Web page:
Wage losses top $250 million for striking and laid off workers; OEM’s lose at least $400 million; Suppliers affected
EAST LANSING, Mich. – Michigan economic consulting firm Anderson Economic Group, LLC estimates that the “stand up” strike by the UAW against the Detroit Three automakers resulted in economic losses that total over $1.6 billion in the first week.
Anderson Economic Group (AEG) noted the first-week losses have been concentrated in Michigan, Ohio, Missouri, Kansas, Indiana, and Alabama, where shuttered plants and laid off workers are located. They anticipate that a longer strike will spread losses to more assembly and supplier plants, and to dealers and customers across the entire United States.
The first week losses do not include plant closures, additional strike targets, or layoffs that are announced or begin on or after Friday September 22.
Effects Multiply, Especially Among Suppliers
Patrick Anderson, AEG’s principal and CEO, notes the cascading effects of the strike go well beyond the negotiating parties themselves. The UAW’s “stand up” strike has directly caused the closure of specific assembly and parts plants, such as the Jeep plant in Ohio and Ford’s Michigan assembly plant. GM has already announced the closure of an additional plant beyond the Missouri plant initially targeted by the UAW.
“Because the auto industry is highly integrated across suppliers and assembly plants, shutting down one plant will cause layoffs and shutdowns at other plants. That includes supplier businesses, especially those that are dependent on a handful of contracts with the OEMs.”
Impact on Consumers and Auto Dealers
“Consumers and dealers are somewhat insulated in a very short strike,” said Tyler Theile, vice president at AEG. “However, with current inventories hovering around only 55 days, the industry looks different than it did for the last UAW strike. In fact,” she added, “automakers have only about one-fifth of the inventory they had in 2019.” This means the 2023 strike will impact dealers and customers much sooner than it would have in the past.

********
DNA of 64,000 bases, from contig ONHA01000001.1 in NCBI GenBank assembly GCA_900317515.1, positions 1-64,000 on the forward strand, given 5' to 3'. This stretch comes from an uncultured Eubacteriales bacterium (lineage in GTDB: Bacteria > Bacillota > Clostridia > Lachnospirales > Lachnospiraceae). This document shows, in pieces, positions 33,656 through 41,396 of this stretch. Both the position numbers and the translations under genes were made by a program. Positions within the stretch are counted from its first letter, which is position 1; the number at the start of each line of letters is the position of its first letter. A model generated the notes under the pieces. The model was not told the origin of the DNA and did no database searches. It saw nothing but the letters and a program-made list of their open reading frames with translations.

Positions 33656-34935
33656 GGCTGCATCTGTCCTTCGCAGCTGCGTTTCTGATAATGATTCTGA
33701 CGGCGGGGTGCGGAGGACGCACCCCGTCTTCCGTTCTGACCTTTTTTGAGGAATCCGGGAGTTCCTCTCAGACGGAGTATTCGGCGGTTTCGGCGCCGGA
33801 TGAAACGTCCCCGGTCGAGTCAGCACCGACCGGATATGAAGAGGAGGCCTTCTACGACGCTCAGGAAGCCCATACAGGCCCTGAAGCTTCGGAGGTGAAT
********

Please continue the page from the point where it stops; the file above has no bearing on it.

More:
Estimating Economic Losses
Categories of Loss
To determine the economic impact of a potential UAW strike, AEG estimated losses that include:
- Lost wages to workers, including striking workers and others temporarily laid off or forced to decrease work hours. AEG estimates cover both UAW and non-union auto workers, along with workers employed by impacted suppliers. Estimates were made based on the number of UAW workers in the U.S, average daily wages, and lost health care benefits.
- Supplier Losses. Because a strike would reduce demand for automotive parts and components, the firm included estimates for lost supplier wages and earnings.
- Lost earnings for the Big Three auto manufacturers. AEG estimates company losses noting wages that would not be paid to striking workers.
- Auto industry losses. Automotive suppliers and auto dealers would both see losses in the short and long term.
Loss estimates do not include strike pay or assessments for strike pay; unemployment benefits or unemployment taxes; income taxes on wages; any settlement bonuses (which are transfers from shareholders to workers and do not represent U.S. income lost); or any reputational damage to the union or the employer(s).
2023 Research Methodology
The firm’s consultants followed the same proven methodology used to estimate impacts from the 2019 UAW strike, the threatened 2022 rail union strike, the threatened 2023 Teamsters strike against UPS, two West Coast port shutdowns, the 2003 East Coast electrical blackout, the 2022 Türkiye-Syria Earthquake, and other significant events in the firm’s 27-year history.
This methodology is calibrated by comparing recorded losses in GDP and earnings in affected states after major events. For example, after the 2019 UAW strike, Anderson Economic Group compared their earlier estimates with later reported GDP in Michigan, Ohio, and the U.S., and with accounting losses reported by General Motors in early 2020.
Table 1: Estimated economic losses from week one of the 2023 UAW strike ($ millions)
|Lost Direct Wages||$107|
|Direct Economic Loss||$618|
|Industry Economic Loss||$1,174|
|Other Consumer and Dealer Losses||$470|
|Total Industry Economic Loss||$1,644|
Source: Anderson Economic Group, LLC.
Notes: Strike-caused economic losses include only direct losses to affected workers, businesses, and customers.
Estimated losses do not include settlement bonuses, transfer payments, strike pay, unemployment insurance taxes or benefits, or income tax changes.
Presumes no permanent change in production or employment caused by strike.
Company losses are direct economic losses and will differ from accounting charges.
“Week 1” is defined as Friday, September 15 through Thursday, September 22, 2023.
Estimates for time periods during a strike are necessarily imprecise, reflecting apportionment and estimates of costs incurred under fixed contracts over longer periods of time.
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